De’Shawn Wright, the D.C. deputy mayor for education, who has played a key role in decision making about the future of the city’s public schools, is leaving his post for a job in New York state, Mayor Vincent C. Gray (D) announced Thursday.
Wright will serve as New York’s deputy secretary for education, a top state education post. Wright’s chief of staff, Jennifer Leonard, will begin serving as the interim deputy mayor for education in November.
“De’Shawn is a brilliant educational innovator and a tireless public servant, and our loss is definitely New York’s gain,” Gray said in a statement. “He has done a spectacular job serving the children, families and educators of the District of Columbia, and we will miss his extraordinary gifts sorely.”
The departure comes at a critical moment for education in the District, as officials try to envision and plan for the future of both traditional D.C. public schools and charter schools, systems that operate independently and often compete for city resources.
Wright has been leading that planning effort. In January, his office released a controversial study that recommended opening more high-performing charters and turning around or closing dozens of low-performing traditional public schools.
D.C. Schools Chancellor Kaya Henderson has said repeatedly that some schools must be closed, and she is expected to announce closures in the coming weeks.
The study, the impending closures and the continued growth of charter schools — which enroll more than 40 percent of the city’s public school students — have sparked a backlash from community activists who say they fear the dismantling of the traditional school system. The resistance is likely to intensify when closures are made public.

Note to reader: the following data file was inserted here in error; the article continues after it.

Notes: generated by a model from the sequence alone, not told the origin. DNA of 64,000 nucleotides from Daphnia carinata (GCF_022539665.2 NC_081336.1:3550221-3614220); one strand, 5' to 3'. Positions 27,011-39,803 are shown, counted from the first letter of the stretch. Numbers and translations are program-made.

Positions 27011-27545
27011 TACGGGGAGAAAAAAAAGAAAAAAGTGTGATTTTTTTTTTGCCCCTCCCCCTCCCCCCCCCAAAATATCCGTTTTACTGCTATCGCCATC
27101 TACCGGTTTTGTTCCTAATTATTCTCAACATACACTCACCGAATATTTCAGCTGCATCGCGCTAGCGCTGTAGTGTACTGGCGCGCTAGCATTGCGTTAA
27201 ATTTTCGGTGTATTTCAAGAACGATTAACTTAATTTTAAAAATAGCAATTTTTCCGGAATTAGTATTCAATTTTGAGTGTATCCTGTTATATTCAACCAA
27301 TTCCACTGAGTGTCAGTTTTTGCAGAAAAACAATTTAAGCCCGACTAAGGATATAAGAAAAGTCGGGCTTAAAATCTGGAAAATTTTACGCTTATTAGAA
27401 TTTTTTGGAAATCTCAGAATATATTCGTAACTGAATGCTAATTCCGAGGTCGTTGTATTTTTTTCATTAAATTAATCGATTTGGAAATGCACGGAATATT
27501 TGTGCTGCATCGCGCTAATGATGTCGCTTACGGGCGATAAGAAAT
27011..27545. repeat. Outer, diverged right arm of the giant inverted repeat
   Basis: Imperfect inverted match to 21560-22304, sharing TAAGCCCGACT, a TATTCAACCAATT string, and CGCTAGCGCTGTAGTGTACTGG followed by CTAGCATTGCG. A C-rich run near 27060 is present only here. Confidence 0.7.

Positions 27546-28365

“It’s gearing up to be a brutal battle,” said Nathan Saunders, president of the Washington Teachers’ Union, who said he had been looking forward to working with Wright “to allay some of the concerns.”
Wright said his departure has nothing to do with the political situation. “Anyone who thinks I would shy away from tough work is misinformed and doesn’t know my history,” he said.
He said the New York job was just the right opportunity at the right time — a chance “for me to return home to lead education statewide in a place where I started my career.”
Wright was a Teach for America corps member in New York City in the late 1990s. He later worked for the New York City Department of Education and as chief policy adviser to Newark Mayor Cory Booker before joining Gray’s team in 2011.